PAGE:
BMW's Latest Decision Will Alarm Brand Purists

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It's the beginning of the end.

The all-new BMW iX just made its big debut and despite some debate surrounding the exterior design, this battery-electric SUV represents a significant technological shift for the German automaker. It's the first-ever new from day one BMW lacking a combustion engine (the i3 has an optional small gasoline engine battery generator). The iX, like the upcoming BMW i4 and several other 'i' branded models, represents the automaker's electrified future. Eventually, BMW will end using combustion engines completely and it has just taken its first major step in doing so.

BMW has announced plans to temporarily close its long-running Munich engine plant for major re-tooling. Why is this such a big deal? Because the plant builds four, six, eight, and twelve-cylinder engines. BMW is pumping $473 million (400 million euros) into the plant's major overhaul that will see it reopen in 2026 when it will build next-generation electric vehicles.

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BMW

"We are systematically implementing our electrification strategy. By the end of 2022, each of our German plants will be producing at least one fully electric vehicle," said Dr. Milan Nedeljkovic, the BMW board member in charge of production. "We are continually developing Plant Munich towards electromobility and creating efficient and competitive production structures for this purpose."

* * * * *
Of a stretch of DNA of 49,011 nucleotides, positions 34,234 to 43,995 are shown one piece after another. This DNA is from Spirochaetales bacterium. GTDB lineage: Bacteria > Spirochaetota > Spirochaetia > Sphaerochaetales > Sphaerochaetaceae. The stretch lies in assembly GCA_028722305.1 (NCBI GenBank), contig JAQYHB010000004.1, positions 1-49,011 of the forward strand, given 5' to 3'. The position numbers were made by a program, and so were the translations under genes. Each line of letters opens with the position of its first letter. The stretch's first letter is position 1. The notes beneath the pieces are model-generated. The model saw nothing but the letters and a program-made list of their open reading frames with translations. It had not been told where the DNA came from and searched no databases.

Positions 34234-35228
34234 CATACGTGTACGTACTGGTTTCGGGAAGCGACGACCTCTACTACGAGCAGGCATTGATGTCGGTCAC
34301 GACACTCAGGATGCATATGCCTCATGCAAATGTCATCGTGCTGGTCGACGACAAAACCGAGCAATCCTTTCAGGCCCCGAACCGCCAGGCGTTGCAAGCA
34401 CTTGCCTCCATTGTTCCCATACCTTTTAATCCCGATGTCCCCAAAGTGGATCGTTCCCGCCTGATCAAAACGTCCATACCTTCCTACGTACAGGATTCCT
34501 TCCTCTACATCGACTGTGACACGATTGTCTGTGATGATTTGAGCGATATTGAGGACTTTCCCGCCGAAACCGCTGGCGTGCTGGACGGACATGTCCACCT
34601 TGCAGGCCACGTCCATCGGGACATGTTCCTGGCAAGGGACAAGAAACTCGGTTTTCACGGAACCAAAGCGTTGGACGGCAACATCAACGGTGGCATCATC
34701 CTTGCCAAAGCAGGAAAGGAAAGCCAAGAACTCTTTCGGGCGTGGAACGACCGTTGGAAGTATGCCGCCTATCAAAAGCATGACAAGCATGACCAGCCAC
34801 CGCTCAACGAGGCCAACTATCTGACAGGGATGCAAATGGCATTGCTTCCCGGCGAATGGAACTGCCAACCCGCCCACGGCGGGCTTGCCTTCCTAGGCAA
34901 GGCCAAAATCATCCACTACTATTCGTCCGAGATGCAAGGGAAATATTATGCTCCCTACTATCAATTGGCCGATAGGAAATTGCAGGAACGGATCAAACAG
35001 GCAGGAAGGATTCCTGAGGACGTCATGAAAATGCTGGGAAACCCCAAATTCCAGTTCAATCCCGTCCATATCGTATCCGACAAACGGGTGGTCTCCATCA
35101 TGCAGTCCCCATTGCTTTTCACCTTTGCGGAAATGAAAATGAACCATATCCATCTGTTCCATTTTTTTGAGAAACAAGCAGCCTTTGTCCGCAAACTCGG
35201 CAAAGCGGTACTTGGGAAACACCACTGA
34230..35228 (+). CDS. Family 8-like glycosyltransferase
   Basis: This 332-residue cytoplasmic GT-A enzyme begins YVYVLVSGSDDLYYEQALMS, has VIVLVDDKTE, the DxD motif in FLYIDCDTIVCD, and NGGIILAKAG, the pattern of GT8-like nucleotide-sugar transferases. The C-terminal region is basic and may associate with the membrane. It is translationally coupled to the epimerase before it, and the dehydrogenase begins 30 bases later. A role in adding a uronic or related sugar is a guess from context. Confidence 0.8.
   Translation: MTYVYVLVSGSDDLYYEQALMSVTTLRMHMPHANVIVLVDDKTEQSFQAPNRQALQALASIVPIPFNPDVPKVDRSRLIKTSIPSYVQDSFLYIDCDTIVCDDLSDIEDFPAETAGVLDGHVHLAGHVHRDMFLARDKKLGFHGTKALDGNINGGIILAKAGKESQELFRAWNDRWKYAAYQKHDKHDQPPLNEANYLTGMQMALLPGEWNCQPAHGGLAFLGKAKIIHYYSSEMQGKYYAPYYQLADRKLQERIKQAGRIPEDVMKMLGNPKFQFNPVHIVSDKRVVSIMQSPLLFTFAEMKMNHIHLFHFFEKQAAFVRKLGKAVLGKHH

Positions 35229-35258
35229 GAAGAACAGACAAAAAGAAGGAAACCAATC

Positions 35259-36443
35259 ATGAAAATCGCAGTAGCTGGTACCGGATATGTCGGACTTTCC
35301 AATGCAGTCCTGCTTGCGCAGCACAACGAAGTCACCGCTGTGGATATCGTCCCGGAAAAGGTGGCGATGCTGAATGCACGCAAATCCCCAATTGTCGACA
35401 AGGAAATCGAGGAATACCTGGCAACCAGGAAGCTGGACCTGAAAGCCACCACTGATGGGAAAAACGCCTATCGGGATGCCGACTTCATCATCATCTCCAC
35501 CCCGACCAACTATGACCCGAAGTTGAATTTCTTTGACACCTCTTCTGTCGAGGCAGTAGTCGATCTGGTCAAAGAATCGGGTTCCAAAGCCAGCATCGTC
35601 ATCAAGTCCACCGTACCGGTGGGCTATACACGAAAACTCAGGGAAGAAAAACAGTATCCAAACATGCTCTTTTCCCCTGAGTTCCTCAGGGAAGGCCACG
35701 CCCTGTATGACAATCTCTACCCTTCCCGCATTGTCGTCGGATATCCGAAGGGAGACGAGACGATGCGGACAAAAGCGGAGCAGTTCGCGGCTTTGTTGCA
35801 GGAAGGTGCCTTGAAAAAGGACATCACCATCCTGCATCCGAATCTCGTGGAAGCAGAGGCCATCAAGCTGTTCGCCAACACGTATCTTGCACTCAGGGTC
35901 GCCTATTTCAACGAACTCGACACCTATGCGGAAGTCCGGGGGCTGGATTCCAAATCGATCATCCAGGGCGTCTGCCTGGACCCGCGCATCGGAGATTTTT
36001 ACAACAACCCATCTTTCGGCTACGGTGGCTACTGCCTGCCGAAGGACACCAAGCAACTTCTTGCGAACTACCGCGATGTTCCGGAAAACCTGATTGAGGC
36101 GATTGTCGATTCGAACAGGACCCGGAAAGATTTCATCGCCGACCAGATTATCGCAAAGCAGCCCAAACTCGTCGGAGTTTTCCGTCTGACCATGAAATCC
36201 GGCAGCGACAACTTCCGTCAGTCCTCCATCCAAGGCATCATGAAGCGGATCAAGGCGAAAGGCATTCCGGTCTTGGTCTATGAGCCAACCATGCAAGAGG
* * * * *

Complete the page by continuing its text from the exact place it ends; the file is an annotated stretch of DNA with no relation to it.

This decision does not mean BMW is ending combustion engine production. Eight and twelve-cylinder engine assembly will shift to a facility in Hams Hall in the UK while the other engines will be made in Steyr, Austria. This engine production relocated from Munich will be done in stages and is set to be completed by 2024.

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BMW also announced additional future production plans, such as the all-electric 5 and 7 Series sedans that will be later produced in Dingolfing, Germany. This factory will be doubling its staff to 2,000 employees to handle the increased workload.

Meanwhile, the electrified X1 subcompact crossover will call the Regensburg factory home. BMW's Leipzig plant has been tasked with building the next-generation Mini Countryman which will offer a combustion engine and fully-electric variants. Both Regensburg and Leipzig are being prepped to make battery modules as well.

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